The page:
“As you are probably already aware,” the note from the British Consulate began, “His Royal Highness has asked for an opportunity to meet some of the working correspondents who will be covering the visit.

“The reception will be a purely social and informal event, by personal invitation only. It will be wholly off the record. No cameras, microphones or notebooks will be allowed. No reference should be made subsequently to specifics of any conversation with His Royal Highness.”

 Fine. We agreed to the ground rules of last night’s reception at the Ritz-Carlton - who could pass up the chance to meet Prince Charles? And HRH, as he is sometimes known, will be be pleased to learn that we’re not about to divulge any of his deepest, darkest secrets.

 Actually, no secrets were confided - but without breaking our word, we feel we can report that:

 * There were about 50 guests, and except for a handful of Scotland Yard’s finest, almost all were reporters. Surprisingly, there were almost no names - excluding HRH, of course.

 * The caviar, sliced fresh salmon and foie gras were delectable. They were served by waiters who wore white gloves.

 * HRH drank a single martini, with a single olive.

 * He wore a dark two-piece suit and a blue shirt. It was not an Oxford collar, but it was cotton. This is one dapper dresser. No surprise there. As others have remarked, he does indeed seem more handsome in person than in pictures.

 * Charles smiles easily, talks pleasantly and went out of his way to mingle with the crowd. His questions showed a knowledge of America and an enthusiasm for his position as prince. And why not?

From the September 5, 1986, Providence Journal:

                                            Harvard’s 350th: A Royal Occasion

                                                                    By G. Wayne Miller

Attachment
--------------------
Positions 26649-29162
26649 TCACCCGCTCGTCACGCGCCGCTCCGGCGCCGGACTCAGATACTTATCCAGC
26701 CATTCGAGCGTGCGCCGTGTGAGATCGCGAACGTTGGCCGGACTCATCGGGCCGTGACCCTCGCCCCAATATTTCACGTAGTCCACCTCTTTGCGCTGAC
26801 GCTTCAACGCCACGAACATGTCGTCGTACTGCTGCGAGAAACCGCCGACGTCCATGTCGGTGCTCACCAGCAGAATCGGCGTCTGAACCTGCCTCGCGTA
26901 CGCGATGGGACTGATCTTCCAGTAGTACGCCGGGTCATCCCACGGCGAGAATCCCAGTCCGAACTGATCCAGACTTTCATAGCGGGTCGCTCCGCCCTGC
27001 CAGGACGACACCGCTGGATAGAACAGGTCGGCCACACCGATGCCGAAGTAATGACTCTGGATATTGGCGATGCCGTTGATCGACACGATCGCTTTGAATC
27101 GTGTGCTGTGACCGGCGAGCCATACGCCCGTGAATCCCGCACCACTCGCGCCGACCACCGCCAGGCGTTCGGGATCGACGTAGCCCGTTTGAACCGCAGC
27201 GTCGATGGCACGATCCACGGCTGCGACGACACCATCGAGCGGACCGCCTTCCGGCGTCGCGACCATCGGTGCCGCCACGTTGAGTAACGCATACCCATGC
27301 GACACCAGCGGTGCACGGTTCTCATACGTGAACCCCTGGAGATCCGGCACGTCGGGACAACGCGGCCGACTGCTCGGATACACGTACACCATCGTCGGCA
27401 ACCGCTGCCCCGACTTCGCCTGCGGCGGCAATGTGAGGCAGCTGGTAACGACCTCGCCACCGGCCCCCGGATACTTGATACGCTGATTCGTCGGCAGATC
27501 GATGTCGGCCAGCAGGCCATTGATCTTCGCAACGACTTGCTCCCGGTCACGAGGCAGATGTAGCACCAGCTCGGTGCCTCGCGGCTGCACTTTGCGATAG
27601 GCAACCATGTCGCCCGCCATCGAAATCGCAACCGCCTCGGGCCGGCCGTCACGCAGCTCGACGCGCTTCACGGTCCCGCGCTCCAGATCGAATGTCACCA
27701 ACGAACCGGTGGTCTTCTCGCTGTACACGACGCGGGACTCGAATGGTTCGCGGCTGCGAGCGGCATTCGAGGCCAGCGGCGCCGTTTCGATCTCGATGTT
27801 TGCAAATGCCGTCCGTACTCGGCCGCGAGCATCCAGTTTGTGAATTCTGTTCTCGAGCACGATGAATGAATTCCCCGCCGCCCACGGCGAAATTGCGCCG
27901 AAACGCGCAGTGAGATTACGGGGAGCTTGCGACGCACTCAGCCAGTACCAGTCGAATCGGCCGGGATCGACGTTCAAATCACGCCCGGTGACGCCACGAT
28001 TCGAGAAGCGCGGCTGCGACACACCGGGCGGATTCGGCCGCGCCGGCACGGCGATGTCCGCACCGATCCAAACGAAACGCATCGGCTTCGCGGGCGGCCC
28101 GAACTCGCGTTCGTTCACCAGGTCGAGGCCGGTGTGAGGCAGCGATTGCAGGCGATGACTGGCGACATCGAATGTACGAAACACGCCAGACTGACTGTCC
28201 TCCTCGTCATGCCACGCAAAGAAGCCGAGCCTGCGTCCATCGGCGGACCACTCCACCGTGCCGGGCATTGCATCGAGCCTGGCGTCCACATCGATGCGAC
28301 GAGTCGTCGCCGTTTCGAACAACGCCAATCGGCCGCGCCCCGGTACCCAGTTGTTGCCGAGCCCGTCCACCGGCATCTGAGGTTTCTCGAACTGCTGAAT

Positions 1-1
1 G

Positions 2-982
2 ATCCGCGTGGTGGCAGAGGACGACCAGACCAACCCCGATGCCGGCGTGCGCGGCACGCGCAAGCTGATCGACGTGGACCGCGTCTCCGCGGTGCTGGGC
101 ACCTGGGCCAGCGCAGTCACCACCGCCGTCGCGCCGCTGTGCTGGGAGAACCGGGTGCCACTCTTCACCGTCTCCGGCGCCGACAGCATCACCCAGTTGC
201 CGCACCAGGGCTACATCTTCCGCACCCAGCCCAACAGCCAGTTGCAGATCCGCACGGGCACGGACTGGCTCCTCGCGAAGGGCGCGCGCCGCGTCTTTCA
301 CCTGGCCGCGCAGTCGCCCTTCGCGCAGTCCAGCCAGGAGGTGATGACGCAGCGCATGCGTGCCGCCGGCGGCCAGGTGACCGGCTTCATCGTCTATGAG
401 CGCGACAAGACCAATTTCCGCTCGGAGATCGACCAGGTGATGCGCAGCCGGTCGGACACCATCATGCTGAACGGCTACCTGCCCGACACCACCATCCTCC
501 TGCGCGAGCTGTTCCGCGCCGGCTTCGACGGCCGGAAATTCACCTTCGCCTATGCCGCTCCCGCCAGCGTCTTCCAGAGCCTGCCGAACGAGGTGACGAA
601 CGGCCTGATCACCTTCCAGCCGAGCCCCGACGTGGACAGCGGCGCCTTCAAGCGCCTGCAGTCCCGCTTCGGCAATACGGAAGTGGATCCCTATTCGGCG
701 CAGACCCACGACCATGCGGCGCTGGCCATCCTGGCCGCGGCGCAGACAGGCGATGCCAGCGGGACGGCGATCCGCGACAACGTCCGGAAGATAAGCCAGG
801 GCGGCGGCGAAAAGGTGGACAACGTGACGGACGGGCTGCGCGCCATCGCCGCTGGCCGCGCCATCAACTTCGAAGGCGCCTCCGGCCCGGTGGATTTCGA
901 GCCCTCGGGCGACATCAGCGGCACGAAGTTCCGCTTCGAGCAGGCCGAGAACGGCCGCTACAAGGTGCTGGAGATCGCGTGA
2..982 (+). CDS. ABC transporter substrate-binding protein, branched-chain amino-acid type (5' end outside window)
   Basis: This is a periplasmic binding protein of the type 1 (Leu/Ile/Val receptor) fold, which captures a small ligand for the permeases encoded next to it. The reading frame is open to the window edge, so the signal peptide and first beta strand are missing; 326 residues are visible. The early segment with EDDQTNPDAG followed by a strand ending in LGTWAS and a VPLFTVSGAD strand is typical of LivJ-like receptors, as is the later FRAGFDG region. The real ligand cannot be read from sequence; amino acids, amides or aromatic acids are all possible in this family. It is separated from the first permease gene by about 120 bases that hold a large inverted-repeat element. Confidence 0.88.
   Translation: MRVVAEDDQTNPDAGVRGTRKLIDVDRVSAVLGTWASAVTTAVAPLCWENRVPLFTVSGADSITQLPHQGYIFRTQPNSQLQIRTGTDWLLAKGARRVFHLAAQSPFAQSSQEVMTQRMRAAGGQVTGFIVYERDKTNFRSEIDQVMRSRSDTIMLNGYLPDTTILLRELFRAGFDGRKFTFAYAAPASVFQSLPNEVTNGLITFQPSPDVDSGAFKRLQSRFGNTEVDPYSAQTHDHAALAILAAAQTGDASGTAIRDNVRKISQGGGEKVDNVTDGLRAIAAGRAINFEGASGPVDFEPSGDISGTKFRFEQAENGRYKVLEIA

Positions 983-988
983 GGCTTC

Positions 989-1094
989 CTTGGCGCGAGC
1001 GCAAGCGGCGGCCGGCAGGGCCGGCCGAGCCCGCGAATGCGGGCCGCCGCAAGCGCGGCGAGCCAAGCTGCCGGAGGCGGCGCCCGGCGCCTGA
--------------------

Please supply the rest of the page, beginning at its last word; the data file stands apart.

Harvard, an institution for far longer than America has been a republic, congratulated itself yesterday on its 350th birthday with a convocation flavored by all the colorful pageantry the nation’s oldest and wealthiest university could muster.

 As it does for graduations, the university transformed that most revered of academic places, Harvard Yard, into a flag-filled amphitheater. During the two hours that it overflowed with an estimated 15,000 people - many dressed in top hat and tails or cap and gown - a bell pealed, a band played, anthems were sung, prayers were offered and  speeches were delivered.

 Yesterday’s ceremony was but part of a week’s celebration that will cost about $1 million. It was a spectacle worthy of royalty - and royalty there was, in the person of Britain’s future king, Prince Charles, who delivered a main address that began with humor and ended with a standing ovation.

 Like others who spoke before him - Yale president Benno C. Schmidt Jr. and Massachusetts Institute of Technology head Paul E. Gray among them - Charles paid tribute to Harvard, whose graduates and professors over the years have had a tremendous influence on politics, science, medicine, business and the arts.

“After all,” the prince observed,  “[Harvard] has produced a cornucopia of leaders for the United States in many fields, not to mention the fact that six Harvard men have become president.”

 After making a joke or two about Yale, Harvard’s perennial rival, the prince became serious. And he turned away from Harvard for a moment to issue America and all of its schools a challenge - the challenge of educating young men and women as moral beings with a sense of spirituality and decency.

“While we have been right to demand the kind of technical education relevant to the needs of the 20th Century, it would appear that we have forgotten that when all is said and done, a good man - as the Greeks would say - is a nobler work than a good technologist.

“We should never lose sight of the fact that to avert disaster, we have not only to teach men to make things, but also to produce people who have control over the things they make.”

 After a round of applause, he continued:

“Never has it been more important to recognize the imbalance that has seeped into our lives and deprived us of a sense of meaning because the emphasis has been too one-sided and has concentrated on the development of the intellect to the detriment of the spirit.

“Surely it is important that in the headlong rush of mankind to conquer space, to compete with nature, to harness the fragile environment, we do not let our children slip away into a world dominated entirely by sophisticated technology - but rather teach them that to live on this world is no easy matter without standards to live by.”